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Friday, December 3, 2010

Leaving Digital Fingerprints...

If its not bad enough that Google is busy making sure it knows who you are and what you think about there's always BlueCava.

BlueCava want's to fingerprint your devices.  Each and every cell phone, computers, TV DVR, Tivo, PDA, iPad, tablet, iPod, and on and on.  This means it will know exactly which device you are using and for what.

But before we get into what BlueCava is up to let's talk about your devices and you and why its so easy to do this.

First off, virtually all devices today use some form of TCP/IP communications protocol to access data over the internet.  TCP/IP is a protocol for devices to communicate.  The devices can be of almost any type so long as they use ethernet.  You'll recall in a recent post ("Are We There Yet") I discussed Xerox PARC, Bob Metcalfe, and ethernet.

Today's internet is really just an extension of this concept invented at Xerox PARC.  Ethernet is a physical communication and connection model for sending data over a wire.  TCP/IP was invented many years ago under DARPA. - Defense/Advanced Research Project Agency.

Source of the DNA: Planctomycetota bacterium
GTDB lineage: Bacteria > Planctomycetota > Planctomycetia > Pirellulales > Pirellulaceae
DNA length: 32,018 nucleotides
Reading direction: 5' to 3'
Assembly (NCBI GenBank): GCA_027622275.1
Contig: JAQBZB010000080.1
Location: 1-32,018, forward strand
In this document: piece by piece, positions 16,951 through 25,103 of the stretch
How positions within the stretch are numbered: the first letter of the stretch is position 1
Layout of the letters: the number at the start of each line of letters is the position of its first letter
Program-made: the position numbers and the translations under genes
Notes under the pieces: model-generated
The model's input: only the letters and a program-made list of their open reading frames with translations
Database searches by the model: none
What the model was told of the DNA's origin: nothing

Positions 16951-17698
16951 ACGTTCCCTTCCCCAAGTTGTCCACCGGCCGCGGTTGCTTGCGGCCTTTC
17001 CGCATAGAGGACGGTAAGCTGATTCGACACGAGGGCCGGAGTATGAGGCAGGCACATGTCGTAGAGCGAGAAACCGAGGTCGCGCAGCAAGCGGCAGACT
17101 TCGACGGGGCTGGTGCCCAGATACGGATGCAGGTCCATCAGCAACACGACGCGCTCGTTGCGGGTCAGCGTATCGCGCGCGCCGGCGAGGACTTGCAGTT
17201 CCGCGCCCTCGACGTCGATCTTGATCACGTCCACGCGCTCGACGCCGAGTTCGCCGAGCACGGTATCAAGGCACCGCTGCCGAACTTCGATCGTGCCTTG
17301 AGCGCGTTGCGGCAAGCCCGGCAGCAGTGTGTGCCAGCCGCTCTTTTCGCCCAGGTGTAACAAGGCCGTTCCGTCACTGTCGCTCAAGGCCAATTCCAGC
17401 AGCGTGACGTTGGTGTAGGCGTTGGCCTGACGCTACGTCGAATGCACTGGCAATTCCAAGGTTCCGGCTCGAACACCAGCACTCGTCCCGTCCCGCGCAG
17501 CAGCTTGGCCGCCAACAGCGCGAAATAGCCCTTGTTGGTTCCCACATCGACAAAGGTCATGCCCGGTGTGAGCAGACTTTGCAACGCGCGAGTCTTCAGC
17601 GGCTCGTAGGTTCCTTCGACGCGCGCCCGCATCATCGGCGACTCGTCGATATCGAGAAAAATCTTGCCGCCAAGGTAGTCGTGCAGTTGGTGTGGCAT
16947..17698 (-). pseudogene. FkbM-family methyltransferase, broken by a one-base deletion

Long before the internet of today existed many research centers around the country were connected by ARPANET.  This was the first packet-switched network.  It allowed a number of remote research computers to communicate via dedicated communication lines.  It connected ancient computers like PDP-10's and Xerox Sigma systems together with IMP-16 communications processors.

As time when by TCP/IP was developed and tested in the same kind of environment.  This was around 1975.

However, the internet as we know it was not born until the late 1980's when TCP/IP and the physical ethernet invented by Xerox came together in technology used to connect remote as well as office computers.  Prior to this time office networking was done with other technologies like IBM Token Ring or Novell.  The TCP/IP world of communications existed in research facilities around the world but was not common for office or home use.  With the invention of the internet TCP/IP became mainstream.